Ever had the urge to annihilate the individual next door who is loudly and ineptly learning an electric instrument or insists on playing bass-heavy post-Soviet disco at pain-threshold volume? Has anger reached the level were simple homicide will not suffice and you feel the need to level the entire building in which the culprit lives? Or did you just find those catapults in Return of The King just too cool? Either way, author William Gurstelle has the book for you. In The Art of The Catapult, he not only chronicles the plus two millennia history of catapult technology – along with notes on siege tactics, and the use of poisonous snakes and severed human heads as projectiles – but provides detailed DIY instructions to build your very own, environment-friendly, boulder hurling engine of death. Fancy a Macedonian ballista? A Roman onager? Or a reconstruction of the big English trebuchet nicknamed Ludgar the War Wolf? All are yours to command provided you can muster a minimal skill with sharp and heavy tools, protective eyewear, and all the other stuff beloved by Homer Simpson. Just observe the important swinging arm and flying object alerts in the diagrams and be the first on your block with artillery! Gurstelle’s plans are for scale models, but one can, of course, multiply.
Art of The Catapult by William Gurstelle (Chicago Review Press, $14.95)

Seemingly London bookies are now giving odds on which Simpsons character will come out in the new year. Favorite at 5-2 is Waylon Smithers.

CRYPTIQUEWhich format do you prefer?

The secret word is Clamp

Wednesday, October 06, 2004


Tuesday, October 05, 2004

Yesterday another hospital emergency room closed in Los Angeles. Since the late eighties, Southern California had lost sixteen emergency or trauma facilities. Only eleven remain. The cited reason is that hospitals are mandated by state law to provide emergency treatment to all who seek it, regardless of whether they can pay or not. Thus the problem is deemed to be the fault of the poor, the indigent, the homeless, and the illegal. Whether LA, a clear target for potential terrorist action now has the needed medical facilities to cope with such an event, or a major earthquake, or another urban uprising is highly debatable. In the War on Terror, funds are available to create a police state, or contract for a Haliburton-imperial, top dollar war of conquests, but we must not mention healthcare. Such talk hints at socialism and endangers the profit margins of inequality.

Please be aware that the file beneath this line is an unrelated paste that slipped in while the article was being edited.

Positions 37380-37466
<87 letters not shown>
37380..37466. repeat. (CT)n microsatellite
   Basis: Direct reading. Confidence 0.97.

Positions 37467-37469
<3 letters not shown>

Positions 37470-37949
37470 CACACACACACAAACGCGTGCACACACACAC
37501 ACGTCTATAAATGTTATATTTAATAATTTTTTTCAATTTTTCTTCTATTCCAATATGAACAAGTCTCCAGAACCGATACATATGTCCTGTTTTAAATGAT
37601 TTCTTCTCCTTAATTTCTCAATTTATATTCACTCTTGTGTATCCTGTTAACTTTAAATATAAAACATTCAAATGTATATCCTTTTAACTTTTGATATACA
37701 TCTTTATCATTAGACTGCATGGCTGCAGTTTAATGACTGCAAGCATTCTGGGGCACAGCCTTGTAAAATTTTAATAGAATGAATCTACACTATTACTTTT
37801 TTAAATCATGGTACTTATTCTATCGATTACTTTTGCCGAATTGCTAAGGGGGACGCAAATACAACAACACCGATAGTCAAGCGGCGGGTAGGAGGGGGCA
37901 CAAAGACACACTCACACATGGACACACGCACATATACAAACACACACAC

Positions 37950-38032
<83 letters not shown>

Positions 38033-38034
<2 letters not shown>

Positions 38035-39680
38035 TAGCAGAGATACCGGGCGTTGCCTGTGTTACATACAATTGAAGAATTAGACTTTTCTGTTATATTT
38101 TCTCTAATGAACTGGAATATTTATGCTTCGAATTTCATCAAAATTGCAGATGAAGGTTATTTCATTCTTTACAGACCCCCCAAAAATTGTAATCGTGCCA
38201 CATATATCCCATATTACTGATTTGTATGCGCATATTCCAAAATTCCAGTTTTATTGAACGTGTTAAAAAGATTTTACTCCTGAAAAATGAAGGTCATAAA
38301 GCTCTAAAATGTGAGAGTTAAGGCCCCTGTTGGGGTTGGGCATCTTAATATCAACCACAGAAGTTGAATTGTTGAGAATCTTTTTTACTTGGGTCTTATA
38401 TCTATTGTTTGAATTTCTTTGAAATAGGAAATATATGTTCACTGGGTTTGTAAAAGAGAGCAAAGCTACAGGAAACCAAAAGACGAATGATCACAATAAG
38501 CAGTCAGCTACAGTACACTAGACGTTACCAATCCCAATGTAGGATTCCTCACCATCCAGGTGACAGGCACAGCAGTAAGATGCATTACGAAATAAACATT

To ensure he doesn’t wipe out all trace of his highly creditable history, Ralph Nader really has to stand down right now with all dignity, or risk being chronicled as the looney spoiler of 2004, and maybe much worse.

"War will exist until that distant day when the conscientious objector enjoys the same reputation and prestige that the warrior does today." – President John F. Kennedy

War Is A Racket
["if you've never read this masterwork, do yourself a favor" – People’s Daily Briefing]

And now take the Patriot Pledge

CRYPTIQUENo blindfold!

The secret word is Casualty

Monday, October 04, 2004

Having slept, now I wander in a haze muttering to myself that I have so much to do, I have no idea where to start, and should maybe go back to bed because Mt. St. Helens will explode triggering massive earthquakes, death and apocalypse. (I can contrive really massive excuses to go back to bed.) But here, in the very act of writing this, I have broken the deadlock of creative sloth and the day begins.

Yesterday was the 40th birthday of Underdog. Tomorrow is the 102nd birthday of Larry Fein of The Three Stooges, or it would be if he wasn’t dead.

And take a listen to "Fortunate Son" by Creedence. The relevance is eerie.
Some folks are born made to wave the flag,
Ooh, they're red, white and blue.
And when the band plays "Hail to the chief",
Ooh, they point the cannon at you,
Lord, It ain't me, it ain't me,
I ain't no senator's son, son.
It ain't me, it ain't me; I ain't no fortunate one, no,

Yeah! Some folks are born silver spoon in hand,
Lord, don't they help themselves, oh.
But when the taxman comes to the door,
Lord, the house looks like a rummage sale, yes,
It ain't me, it ain't me, I ain't no millionaire's son, no.
It ain't me, it ain't me; I ain't no fortunate one, no.

Some folks inherit star spangled eyes,
Ooh, they send you down to war, Lord,
And when you ask them, "How much should we give?"
Ooh, they only answer More! more! more! yoh,
It ain't me, it ain't me, I ain't no military son, son.
It ain't me, it ain't me; I ain't no fortunate one, one.


CRYPTIQUEJust walking around to save funeral expenses.

The secret word is Duck

I thought I should make a brief post so you would not all think I had wandered off again. I have spent some of the last few days with the Felix Dennis, Glass Half Full Poetry Tour, and Felix can not only stage a reading, but put on a hell of an expansive lunch.

But as it’s still Sunday, because I haven’t gone to bed yet, here’s a segment of a story from The New Republic – WHY BUSH DOESN’T GO TO CHURCH by Amy Sullivan

But, even if Bush had the time for church services, supporters protest, the security precautions necessary for a presidential visit would drive congregants away. This is the exact same argument the Reagan White House trotted out to explain why the patron saint of the religious right hardly ever attended church from 1981 to 1989. Bomb-sniffing dogs, metal detectors, and security personnel, so the theory goes, would pose an onerous burden for the average church. "The president wants to avoid the sort of major weekly disruption that would be caused if he went to church," says David Aikman, author of A Man of Faith: The Spiritual Journey of George W. Bush." As it happens, I attended Foundry United Methodist Church for several years during the late '90s when the Clintons were members there. The only imposition was the extra ten seconds it took to walk through a metal detector. Parishioners did not leave the church in droves; on the contrary, many were pleasantly surprised to find that the Clintons played an active role in church life, particularly while Chelsea was involved in the choir and youth group.
Full story –

The secret word is Effluvia